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By by Hilary L.

Fastest dogs alive

Every dog owner knows that dogs are fast and far more nimble than their human masters. In fact, even the smallest and slowest dog is almost impossible to catch unless they allow it. Still, when it comes to comparisons with each other, some dog breeds are significantly faster than others. Here is a quick rundown on the fastest:

The Saluki – With a slight frame, incredible stamina and heavily padded feet, Salukis are made for covering ground in treacherous conditions. They can easily lay claim to being the fastest half-miler in the dog world. Greyhounds may start off faster, but they simply cannot keep up over any distance longer than one trip around the track against a Saluki. Not only that, but the Saluki breed has been one of man’s best friends for over 9,000 years.

The border collie – Incredibly smart, a workaholic and very, very agile, the border collie has been bred to move exceedingly quickly and, more importantly, to make hairpin turns. Both of these qualities were bred to enhance its abilities in its traditional role as a sheep herder. These days, however, they also make the breed especially adept at such tasks as fly ball and Frisbee competitions. Border collies can clock speeds over 30 mph, but they are also renowned for their concentration. Many experts consider them superior to greyhounds when it comes to catching prey, as they rarely overrun their quarry.

The whippet – Probably a mix of greyhounds and terriers, these lightning fast dogs were originally known as “snaps” for the speed at which they ran down their prey and the ferocity with which they dispatched them. First bred by Italian masons and plumbers, their competitions were a huge source of entertainment for the lower classes and whippets soon became known as “the workingman’s racehorse.”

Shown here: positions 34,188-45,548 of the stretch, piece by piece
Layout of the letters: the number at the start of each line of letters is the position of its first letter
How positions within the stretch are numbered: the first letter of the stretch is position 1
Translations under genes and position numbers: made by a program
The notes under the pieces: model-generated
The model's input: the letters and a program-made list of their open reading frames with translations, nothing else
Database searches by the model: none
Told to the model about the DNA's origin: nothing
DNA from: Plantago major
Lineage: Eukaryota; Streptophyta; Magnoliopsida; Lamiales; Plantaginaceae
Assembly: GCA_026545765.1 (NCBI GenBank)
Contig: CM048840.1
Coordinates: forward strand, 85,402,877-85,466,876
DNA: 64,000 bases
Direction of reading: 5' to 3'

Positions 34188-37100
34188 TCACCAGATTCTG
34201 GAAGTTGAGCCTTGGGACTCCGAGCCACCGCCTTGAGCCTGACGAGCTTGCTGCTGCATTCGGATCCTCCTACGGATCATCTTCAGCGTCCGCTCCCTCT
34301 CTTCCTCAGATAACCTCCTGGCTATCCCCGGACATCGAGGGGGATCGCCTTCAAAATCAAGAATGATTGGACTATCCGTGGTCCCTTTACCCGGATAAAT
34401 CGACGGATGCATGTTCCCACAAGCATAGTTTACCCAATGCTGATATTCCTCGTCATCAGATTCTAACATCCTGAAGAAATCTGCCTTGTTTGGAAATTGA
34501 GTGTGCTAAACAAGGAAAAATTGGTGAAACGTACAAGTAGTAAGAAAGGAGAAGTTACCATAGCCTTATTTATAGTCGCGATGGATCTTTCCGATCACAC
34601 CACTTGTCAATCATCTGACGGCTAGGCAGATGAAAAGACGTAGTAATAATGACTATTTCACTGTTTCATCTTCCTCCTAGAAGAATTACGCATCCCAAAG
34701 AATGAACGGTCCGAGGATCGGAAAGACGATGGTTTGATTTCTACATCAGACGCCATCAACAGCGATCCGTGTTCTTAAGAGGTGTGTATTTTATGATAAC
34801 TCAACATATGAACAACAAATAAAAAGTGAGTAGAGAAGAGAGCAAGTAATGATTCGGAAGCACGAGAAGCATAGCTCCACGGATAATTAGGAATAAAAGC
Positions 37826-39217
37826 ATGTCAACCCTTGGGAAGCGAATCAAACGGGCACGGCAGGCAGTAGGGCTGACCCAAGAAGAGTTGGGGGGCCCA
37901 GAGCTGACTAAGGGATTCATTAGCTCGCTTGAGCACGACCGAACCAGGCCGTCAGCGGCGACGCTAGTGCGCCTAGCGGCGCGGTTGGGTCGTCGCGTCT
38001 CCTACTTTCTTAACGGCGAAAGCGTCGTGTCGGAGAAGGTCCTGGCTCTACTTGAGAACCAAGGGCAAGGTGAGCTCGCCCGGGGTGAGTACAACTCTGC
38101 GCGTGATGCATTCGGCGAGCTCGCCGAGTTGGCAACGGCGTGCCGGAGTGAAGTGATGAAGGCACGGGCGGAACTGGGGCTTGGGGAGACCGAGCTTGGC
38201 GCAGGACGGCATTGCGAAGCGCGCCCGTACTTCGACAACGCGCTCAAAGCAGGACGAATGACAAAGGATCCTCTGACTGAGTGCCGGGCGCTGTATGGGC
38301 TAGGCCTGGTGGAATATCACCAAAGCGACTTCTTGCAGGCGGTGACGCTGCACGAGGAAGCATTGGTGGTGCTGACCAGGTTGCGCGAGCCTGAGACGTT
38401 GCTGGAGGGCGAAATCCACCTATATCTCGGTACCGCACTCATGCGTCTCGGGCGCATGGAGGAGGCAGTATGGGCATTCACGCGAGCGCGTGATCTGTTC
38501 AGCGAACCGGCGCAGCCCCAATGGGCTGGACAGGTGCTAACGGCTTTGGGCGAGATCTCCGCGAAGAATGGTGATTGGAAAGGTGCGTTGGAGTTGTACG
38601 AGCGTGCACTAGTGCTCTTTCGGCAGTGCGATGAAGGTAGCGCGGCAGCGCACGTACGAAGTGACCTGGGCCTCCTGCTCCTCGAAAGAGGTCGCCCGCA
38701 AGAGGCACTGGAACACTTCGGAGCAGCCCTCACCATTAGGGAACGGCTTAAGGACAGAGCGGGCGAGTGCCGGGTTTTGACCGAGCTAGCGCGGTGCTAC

The Vizsla – All considerations of canine speed should not be confined exclusively to the land. The Vizsla combines considerable speed on land with an outstanding ability to swim very fast. Also known as “yellow pointers,” these dogs have been bred in the Balkan States since at least the 10th century. The original Magyar lords guarded them jealously and the dogs were so valued that they would execute anyone found trying to export them to a foreign land.

The greyhound – There is a reason that this breed of canines are raced on specially built tracks – they are incredibly fast; faster than any other dogs. In fact, greyhounds can regularly reach speeds over forty miles per hour, but only when hunting prey. When not tracking down game, though, these dogs love to just lounge around in the shade – thus garnering their nickname, “The 45 mph couch potato.” In short, they are adorable, but you don’t want to have to try to catch one.

The Siberian husky – No consideration of “fast” dogs would be complete without a mention of the marathoners of the sport – the husky. In general, sled dogs are known mostly for their power, but unlike their larger cousins the Malamutes and the Akitas, the relatively small-proportioned Siberian husky is actually quite quick and can move at speeds of up to 28 mph for hours on end. Over the course of a 12-hour day, they regularly exceed an average pace of 10 mph. No matter how you slice it, that is some serious speed.

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